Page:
Acknowledgements

This work was partly supported by the Fíosraigh Scholarship Programme of the Dublin Institute of Technology.

Notes

  1. https://www.propertypriceregister.ie/website/npsra/pprweb.nsf/page/ppr-home-en.
  2. The model can be found on the Netlogo website using the following link http://ccl.northwestern.edu/netlogo/models/community/town_model_burnin.

References

BENENSON, I., Hatna, E. & Or, E. (2009). From Schelling to spatially explicit modeling of urban ethnic and economic residential dynamics. Sociological Methods and Research, 37(4), 463-497. [doi:10.1177/0049124109334792]

BOBASHEV, G. V., Goedecke, D. M., Yu, F. & Epstein, J. M. (2007). A hybrid epidemic model: Combining the advantages of agent-based and equation based-approaches. Proceedings of the 2007 Winter Simulation Conference, (pp. 1532–1537).

BRUCH, E. & Atwell, J. (2015). Agent-based models in empirical social research. Sociological Methods & Research, 44(2), 186–221. [doi:10.1177/0049124113506405]

CLARK, W. A. V. (1991). Residential preferences and neighborhood racial segregation: A test of the Schelling segregation model. Demography, 28(1), 1-19.

CLARK, W. A. V. & Fossett, M. (2008). Understanding the social context of the Schelling segregation model. PNAS, 105(11), 4109-4114. [doi:10.1073/pnas.0708155105]

COFFEE, N. & Lockwood, T. (2012). The property wealth metric as a measure of socioeconomic status. 18th Annual PRRES Conference: http://www.prres.net/papers/coffee_property_wealth_metric_for_se_status.pdf.

CORNER, S., Ryan, F., MacSweeney, M., Coughlan, H. & Kieran, M. (2012). Measles outbreak West Cork May 2012. Epi-Insight: http://ndsc.newsweaver.ie/epiinsight/dllmrzt7dc0?a=1&p=24661425&t=17517774.

CSO (2014). Census 2011 boundary files. Central Statistics Office: http://www.cso.ie/en/census/census2011boundaryfiles/.

DOHERTY, E., Walsh, B. and O'Neill, C. (2014). Decomposing socioeconomic inequality in child vaccination: Results from Ireland. Vaccine, 32(27), 3438-3444. [doi:10.1016/j.vaccine.2014.03.084]

ENDRICH, M. M., Blank, P. R. & Szucs, T. D. (2009). Influenza vaccination uptake and socioeconomic determinants in 11 European countries. Vaccine, 27(30), 4018-24.

FOSSETT, M. (2011). Generative models of segregation: Investigating model-generated patterns of residential segregation by ethnicity and socioeconomic status. Journal of Mathematical Sociology, 35(1-3). [doi:10.1080/0022250X.2010.532367]

GILBERT, N. (2008). Agent-Based Models. 7-153. London: Sage Publications, Inc.

HEGSELMANN, R. (2017). Thomas C. Schelling and James M. Sakoda: The intellectual, technical, and social history of a model. Journal of Artificial Societies and Social Simulation, 20(3), 15: http://jasss.soc.surrey.ac.uk/20/3/15.html [doi:10.18564/jasss.3511]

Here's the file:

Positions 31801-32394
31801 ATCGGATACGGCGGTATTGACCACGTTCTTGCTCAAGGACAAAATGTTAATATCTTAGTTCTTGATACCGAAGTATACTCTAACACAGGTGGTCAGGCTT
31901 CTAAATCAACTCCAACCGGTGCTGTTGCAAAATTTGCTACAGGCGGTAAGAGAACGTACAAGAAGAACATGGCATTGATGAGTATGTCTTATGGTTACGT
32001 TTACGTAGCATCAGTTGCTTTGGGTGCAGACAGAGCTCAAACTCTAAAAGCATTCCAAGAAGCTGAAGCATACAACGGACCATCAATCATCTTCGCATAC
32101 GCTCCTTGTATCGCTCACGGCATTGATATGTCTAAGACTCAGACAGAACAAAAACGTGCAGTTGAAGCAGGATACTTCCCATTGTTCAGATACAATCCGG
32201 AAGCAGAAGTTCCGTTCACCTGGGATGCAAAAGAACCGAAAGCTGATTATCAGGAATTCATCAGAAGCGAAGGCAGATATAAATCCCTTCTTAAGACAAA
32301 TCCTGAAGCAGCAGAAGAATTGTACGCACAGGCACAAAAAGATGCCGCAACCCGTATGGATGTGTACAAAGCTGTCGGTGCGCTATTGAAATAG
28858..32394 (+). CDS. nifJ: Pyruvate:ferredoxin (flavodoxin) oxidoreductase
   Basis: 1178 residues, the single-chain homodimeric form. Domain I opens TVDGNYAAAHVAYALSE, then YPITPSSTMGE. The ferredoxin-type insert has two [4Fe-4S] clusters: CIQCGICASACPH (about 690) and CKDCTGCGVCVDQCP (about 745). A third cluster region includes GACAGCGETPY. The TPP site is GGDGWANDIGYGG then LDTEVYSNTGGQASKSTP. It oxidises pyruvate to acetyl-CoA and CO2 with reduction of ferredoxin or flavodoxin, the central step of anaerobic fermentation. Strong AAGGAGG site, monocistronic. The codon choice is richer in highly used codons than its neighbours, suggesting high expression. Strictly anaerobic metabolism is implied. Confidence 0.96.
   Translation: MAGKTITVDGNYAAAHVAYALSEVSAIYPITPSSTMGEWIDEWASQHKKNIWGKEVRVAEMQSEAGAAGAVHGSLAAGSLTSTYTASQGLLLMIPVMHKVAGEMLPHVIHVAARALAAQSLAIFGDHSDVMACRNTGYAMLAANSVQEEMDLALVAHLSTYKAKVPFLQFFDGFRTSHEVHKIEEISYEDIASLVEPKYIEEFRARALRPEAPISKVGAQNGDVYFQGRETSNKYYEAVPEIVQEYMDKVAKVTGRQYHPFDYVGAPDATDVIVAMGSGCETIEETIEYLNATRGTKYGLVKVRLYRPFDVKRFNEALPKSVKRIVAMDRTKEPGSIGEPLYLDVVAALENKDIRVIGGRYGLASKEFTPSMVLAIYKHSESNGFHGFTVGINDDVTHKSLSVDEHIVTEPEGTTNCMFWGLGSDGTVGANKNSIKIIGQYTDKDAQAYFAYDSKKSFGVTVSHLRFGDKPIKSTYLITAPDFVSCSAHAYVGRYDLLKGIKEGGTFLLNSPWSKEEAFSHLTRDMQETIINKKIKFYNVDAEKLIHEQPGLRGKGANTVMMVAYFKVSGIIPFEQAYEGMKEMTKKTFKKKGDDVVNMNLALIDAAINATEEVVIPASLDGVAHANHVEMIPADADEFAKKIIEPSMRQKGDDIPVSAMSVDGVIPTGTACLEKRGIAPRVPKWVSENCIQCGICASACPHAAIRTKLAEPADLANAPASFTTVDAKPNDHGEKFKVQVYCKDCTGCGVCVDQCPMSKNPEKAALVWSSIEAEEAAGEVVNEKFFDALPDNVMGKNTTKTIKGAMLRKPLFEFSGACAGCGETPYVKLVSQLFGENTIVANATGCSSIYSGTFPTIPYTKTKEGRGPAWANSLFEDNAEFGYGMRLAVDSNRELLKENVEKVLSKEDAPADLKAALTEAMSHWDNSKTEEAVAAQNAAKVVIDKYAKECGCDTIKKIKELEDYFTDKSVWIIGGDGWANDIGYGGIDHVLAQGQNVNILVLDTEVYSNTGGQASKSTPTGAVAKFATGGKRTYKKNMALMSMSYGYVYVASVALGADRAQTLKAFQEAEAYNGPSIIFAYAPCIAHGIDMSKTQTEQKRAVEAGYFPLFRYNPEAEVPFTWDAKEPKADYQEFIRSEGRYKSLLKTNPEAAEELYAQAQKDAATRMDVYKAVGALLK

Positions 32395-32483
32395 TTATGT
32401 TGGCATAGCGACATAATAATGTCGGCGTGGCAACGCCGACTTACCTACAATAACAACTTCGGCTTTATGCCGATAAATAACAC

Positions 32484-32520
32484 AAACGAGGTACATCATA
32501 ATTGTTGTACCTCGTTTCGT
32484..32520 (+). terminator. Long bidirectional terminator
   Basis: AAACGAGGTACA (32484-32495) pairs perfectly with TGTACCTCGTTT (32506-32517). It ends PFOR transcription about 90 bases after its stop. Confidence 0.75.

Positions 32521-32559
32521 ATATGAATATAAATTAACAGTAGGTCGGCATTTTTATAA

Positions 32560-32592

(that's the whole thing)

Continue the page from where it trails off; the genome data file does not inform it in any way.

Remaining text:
HUNTER, E., Mac Namee, B. & Kelleher, J. D. (2017). A taxonomy for agent-based models in human infectious disease epidemiology. Journal of Artificial Societies and Social Simulation, 20(3), 2: http://jasss.soc.surrey.ac.uk/20/3/2.html [doi:10.18564/jasss.3414]

HUNTER, E., Namee, B. M. & Kelleher, J. (2016). An open data driven epidemiological agent-based model for Irish towns. In Proceedings of the 24th Irish Conference on Artificial Intelligence and Cognitive Science: http://ceur-ws.org/Vol-1751/AICS_2016_paper_24.pdf

ICELAND, J., Weinberg, D. H. & Steinmetz, E. (2002). Racial and ethnic residential segregation in the United States: 1980-2000. Census 2000 Special Reports: US Census Bureau.

JESSOP, L. J., Murrin, C., Lotya, J., Clarke, A. T., O’Mahony, D., Fallon, U. B., Johnson, H., Bury, G., Kelleher, C. C. & Murphy, A. W. (2010). Socio-demographic and health related predictors of uptake of first MMR immunisation in the Lifeways Cohort Study. Vaccine, 28(38), 6338-43. [doi:10.1016/j.vaccine.2010.06.092]

MACKENBACH, J. P., Meerding, W. J. & Kunst, A. E. (2007). Economic implications of socio-economic inequalities in health in the European Union. Tech. rep., Health and Consumer Protection Directorate-General, Department of Public Health, Rotterdam, The Netherlands.

MASSEY, D. S. & Denton, N. A. (1988). The dimensions of residential segregation. Social Forces, 67(2), 281-315. [doi:10.1093/sf/67.2.281]

MOUDON, A., Cook, A., Ulmer, J., Hurvitz, P. & Drewnowski, A. (2011). A neighborhood wealth metric for use in health studies. American Journal of Preventive Medicine, 41(1), 88-97.

MULDOON, R., Smith, T. & Weisberg, M. (2012). Segregation that no one seeks. Philosophy of Science, 79(1), 38-62. [doi:10.1086/663236]

O’CONNOR, B., Cotter, S., Heslin, J., Lynam, B., McGovern, E., Murray, H., Parker, G. & Doyle, S. (2016). Catachin measles in an appopriately vaccinated group: A well-circumscribed outbreak in the south east of Ireland, September-November 2013. Epidemiology and Infection, 144(15), 3131-3138.

PSRA (2012). Residential property price register. Property Services Regulatory Authority: http://www.psr.ie/website/npsra/npsraweb.nsf/page/index-en.

QGIS (2009). QGIS geographic information system 2.8. Open Source Geospatial Foundation: http://www.qgis.org/en/site/index.html.

SCHELLING, T. C. (1969). Models of segregation. The American Economic Review, 59(2), 488-93.

SCHELLING, T. C. (1971). Dynamic models of segregation. Journal of Mathematical Sociology, 1(2), 143-186.

STOICA, V. I. & Flache, A. (2014). From Schelling to schools: A comparison of a model of residential segregation with a model of school segregation. Journal of Artificial Societies and Social Simulation, 17(1) 5: http://jasss.soc.surrey.ac.uk/17/1/5.html. [doi:10.18564/jasss.2342]

WHEATON, W. D., Cajka, J. C., Chasteen, B. M., Wagener, D. K., Cooley, P. C., laxminarayana Ganapathi, Roberts, D. J. & Allpress, J. L. (2009). Synthesized population databases: A US geospatial database for agent-based models. RTI International.

WILENSKY, U. (1999a). Netlogo. Center for Connected Learning and Computer-Based Modeling, Northwestern University. Evanston, IL: https://ccl.northwestern.edu/netlogo/.

WILENSKY, U. (1999b). Netlogo segregation model. Center for Connected Learning and Computer-Based Modeling, Northwestern University, Evanston, IL.